Technology moves quickly these days and it can be hard, not to mention expensive, for consumers to keep up with the latest trends. However, there are ways in which consumers can save themselves money. For example, by taking advantage of laptop trade in services, individuals can generate cash from their old devices that they can then put towards their new ones.

Also, there are some bargains out there for people to bag up. Writing on PC Advisor recently, Andrew Harrison offered some tips to cash-strapped consumers seeking the best deals. In a general world of advice, the expert remarked: “Buying a budget laptop inevitably means compromising somewhere. But if you must go cheap, just make sure the compromises won’t make you rue your choice too soon after purchase.”

According to the writer, unless people go for “real bottom-dollar shelf fillers”, the one area where they are less likely to notice the difference is “surprisingly” in programme performance. However, there are many other ways in which individuals can be “sold short” when buying cheap laptops, Mr Harrison suggested.

One key area that buyers should focus on is design. About this, he said: “Laptops are much more personal than desktops, and typically owned and used by one person. They cannot avoid becoming as much a statement about you as the clothes you wear.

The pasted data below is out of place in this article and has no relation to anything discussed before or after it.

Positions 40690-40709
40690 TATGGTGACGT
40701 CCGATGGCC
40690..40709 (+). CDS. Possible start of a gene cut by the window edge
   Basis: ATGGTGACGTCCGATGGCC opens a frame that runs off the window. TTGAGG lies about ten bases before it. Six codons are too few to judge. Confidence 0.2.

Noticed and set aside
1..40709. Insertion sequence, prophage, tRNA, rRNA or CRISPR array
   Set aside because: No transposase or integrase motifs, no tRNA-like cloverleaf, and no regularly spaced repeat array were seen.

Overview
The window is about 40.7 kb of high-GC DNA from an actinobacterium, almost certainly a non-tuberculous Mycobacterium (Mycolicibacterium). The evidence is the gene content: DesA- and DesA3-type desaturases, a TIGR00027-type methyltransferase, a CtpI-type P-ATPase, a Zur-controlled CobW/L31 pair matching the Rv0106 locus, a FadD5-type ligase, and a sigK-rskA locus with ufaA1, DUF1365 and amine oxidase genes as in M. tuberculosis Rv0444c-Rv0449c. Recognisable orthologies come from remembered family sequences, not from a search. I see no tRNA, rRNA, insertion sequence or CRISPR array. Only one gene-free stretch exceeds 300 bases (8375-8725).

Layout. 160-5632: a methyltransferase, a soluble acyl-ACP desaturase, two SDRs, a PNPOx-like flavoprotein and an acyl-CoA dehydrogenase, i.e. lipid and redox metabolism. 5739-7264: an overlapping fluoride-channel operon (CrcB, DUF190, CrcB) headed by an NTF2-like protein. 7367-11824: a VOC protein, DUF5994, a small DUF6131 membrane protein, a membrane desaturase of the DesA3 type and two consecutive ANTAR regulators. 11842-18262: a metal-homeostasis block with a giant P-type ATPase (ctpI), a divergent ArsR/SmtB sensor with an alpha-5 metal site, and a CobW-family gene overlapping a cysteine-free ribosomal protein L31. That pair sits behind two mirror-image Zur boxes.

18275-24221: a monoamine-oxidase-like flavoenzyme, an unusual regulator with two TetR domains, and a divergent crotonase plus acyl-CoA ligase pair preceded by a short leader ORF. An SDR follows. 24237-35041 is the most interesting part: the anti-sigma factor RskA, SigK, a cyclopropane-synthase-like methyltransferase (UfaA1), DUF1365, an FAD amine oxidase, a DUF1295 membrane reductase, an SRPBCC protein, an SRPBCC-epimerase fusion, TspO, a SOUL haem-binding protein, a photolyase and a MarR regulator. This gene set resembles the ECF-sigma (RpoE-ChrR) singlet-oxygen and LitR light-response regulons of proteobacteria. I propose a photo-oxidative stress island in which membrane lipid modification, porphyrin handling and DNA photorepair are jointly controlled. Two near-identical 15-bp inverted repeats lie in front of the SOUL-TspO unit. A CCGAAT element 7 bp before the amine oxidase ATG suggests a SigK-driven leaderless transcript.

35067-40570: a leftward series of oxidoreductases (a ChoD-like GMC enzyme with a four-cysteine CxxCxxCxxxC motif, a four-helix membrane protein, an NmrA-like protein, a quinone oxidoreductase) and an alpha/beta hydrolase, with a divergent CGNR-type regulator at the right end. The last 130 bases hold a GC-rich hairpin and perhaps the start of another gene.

Consumers should also be aware of the materials that laptops are made from. Cheaper laptops are nearly always made of plastic and some manufacturers disguise their use of inferior materials by spraying their devices to look like metal.

People should also focus on build quality. The expert remarked: “Look how well the chassis has been put together. Check along the seams for air gaps, and see how well joined is the lid to the deck, for instance. Keyboards and trackpads are common cut-back components, leaving you with soggy typing or skittish mice pointers from low-grade capacitive touchpads.

In addition, buyers should think carefully about battery life, he noted. Manufacturers tend to skimp when it comes to batteries in cheaper models because these are still relatively expensive. People who want to use their laptops when they are out and about and who may frequently not have access to power supplies should bear this in mind.

Another point for people to consider is connectivity. Budget laptops can be “shackled with the most basic of 802.11n capabilities”, the writer pointed out.

As long as consumers bear issues like this in mind and know what it is they want to prioritise in their laptops, they should succeed in finding products that they are happy with and that fall within their budgets. Also, by taking advantage of trade in laptop services, they can generate extra cash to help them fund their purchases. This may enable them to go for slightly higher-spec models.

Trading in their old laptops like this also means they will not keep hold of devices they no longer use. Many people across the UK and in other countries around the world have draws full of redundant technology that is simply gathering dust and taking up space.